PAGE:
Ridesharing leaders Lyft and Uber have put a temporary hold on new driver applications in New York City.
In a report first published by Politico, Uber stopped hiring new drivers in the Big Apple on April 1, then Lyft followed suit on April 19.
Uber’s move may seem retaliatory to some, given that it was only a couple of months ago when Uber sued the city for placing a cap on the allowable number of ride-sharing drivers.
“In a little-noticed posting on its website, Uber attributed its new policy ‘in part to new TLC regulations,’” Politico reported. On Lyft’s site, ConsumerAffairs found a simply-worded “Because of TLC regulations, we're currently not accepting new drivers in New York City at this time. You can still apply to drive in the rest of New York State and New Jersey.”
Too many cars on an uneven playing ground
New York City imposed its new limits on the allowable number of ridesharing vehicles on its streets last August, claiming that the overabundance of ridesharing drivers -- some 80,000 compared to 13,000 taxi drivers -- was creating an unanticipated high level of traffic congestion.
The city’s new rules would penalize Lyft and Uber for having an oversupply of cars without passengers on the city’s streets. The higher the utilization rate is for companies like Lyft and Uber, the less those companies have to pay drivers to meet the new wage floor requirement. That new minimum for ridesharing drivers would be $17.22 an hour after expenses.
Lyft and Uber’s presence on New York’s streets were also a thorn in the side of taxi drivers for the simple fact that taxi drivers have rules they have to follow to keep their license and rideshare drivers don’t.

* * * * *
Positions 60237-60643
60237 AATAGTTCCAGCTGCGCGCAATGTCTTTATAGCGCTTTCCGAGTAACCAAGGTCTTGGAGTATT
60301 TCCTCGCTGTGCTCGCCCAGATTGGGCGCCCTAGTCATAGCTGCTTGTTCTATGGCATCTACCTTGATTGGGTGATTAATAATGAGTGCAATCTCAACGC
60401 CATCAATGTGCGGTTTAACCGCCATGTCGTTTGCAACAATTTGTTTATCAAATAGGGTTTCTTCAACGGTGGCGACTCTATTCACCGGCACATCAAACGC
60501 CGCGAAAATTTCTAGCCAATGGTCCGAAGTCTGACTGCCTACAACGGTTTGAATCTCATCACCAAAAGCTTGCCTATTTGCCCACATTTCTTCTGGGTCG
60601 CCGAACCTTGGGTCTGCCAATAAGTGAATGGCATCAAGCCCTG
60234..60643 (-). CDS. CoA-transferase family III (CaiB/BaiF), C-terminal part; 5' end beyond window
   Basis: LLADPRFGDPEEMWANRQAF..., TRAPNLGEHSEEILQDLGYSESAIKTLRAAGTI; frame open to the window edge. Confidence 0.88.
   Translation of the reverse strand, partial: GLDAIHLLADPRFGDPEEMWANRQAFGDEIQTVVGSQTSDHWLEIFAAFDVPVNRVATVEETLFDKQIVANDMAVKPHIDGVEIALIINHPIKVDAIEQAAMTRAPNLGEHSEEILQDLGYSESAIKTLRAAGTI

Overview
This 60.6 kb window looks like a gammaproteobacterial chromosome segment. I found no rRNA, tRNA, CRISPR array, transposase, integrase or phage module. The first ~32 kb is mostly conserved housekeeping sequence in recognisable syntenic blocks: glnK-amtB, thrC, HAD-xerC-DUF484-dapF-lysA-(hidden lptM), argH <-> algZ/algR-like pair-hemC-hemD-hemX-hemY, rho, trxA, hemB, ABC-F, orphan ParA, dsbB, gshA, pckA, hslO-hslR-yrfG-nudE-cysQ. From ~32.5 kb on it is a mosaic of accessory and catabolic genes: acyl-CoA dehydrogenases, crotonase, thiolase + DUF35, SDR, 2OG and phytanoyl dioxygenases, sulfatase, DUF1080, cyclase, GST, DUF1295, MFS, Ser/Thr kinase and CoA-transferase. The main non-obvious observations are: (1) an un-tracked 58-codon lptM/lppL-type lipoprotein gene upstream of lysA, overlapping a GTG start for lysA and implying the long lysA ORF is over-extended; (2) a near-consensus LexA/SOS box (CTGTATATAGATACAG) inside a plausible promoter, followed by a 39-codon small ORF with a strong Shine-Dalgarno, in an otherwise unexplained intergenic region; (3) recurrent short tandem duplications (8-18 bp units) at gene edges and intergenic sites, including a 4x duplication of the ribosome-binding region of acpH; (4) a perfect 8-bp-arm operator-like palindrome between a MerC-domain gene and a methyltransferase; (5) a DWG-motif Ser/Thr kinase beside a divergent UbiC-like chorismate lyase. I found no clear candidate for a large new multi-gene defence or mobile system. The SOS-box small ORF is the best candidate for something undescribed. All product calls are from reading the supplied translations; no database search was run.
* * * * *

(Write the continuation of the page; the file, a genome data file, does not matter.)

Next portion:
Transportation industry expert Bruce Schaller told Politico his take is that Uber and Lyft’s hiring freeze is an offshoot of the new wage minimum and New York City’s single-year ban on new for-hire vehicles which began August, 2018.
“Both companies are now moving toward limiting how many cars and drivers are on the street,” Schaller said. “That should be good for traffic. And the [city] wage rule should mean it's good for drivers."
The hand-wringing continues
Is ridesharing a good thing or a bad thing? How much do consumers need? Over the course of the last few years, ConsumerAffairs has seen it all -- from lawsuits over Lyft and Uber denying access to disabled consumers to a class action lawsuit by Uber drivers alleging that the company denied them employment based on illegal background checks.
For the moment, both Lyft and Uber are both on their best behavior as they roll out initial public offerings (IPO). Lyft has already been slapped with a lawsuit for over-stating its value, and in preparation for its soon-to-happen IPO. Uber is taking a more cautious approach, telling potential investors that it may never be profitable and citing factors such as driver recruitment, competitive pricing moves, and trying to build up its side hustles like food delivery and scooters.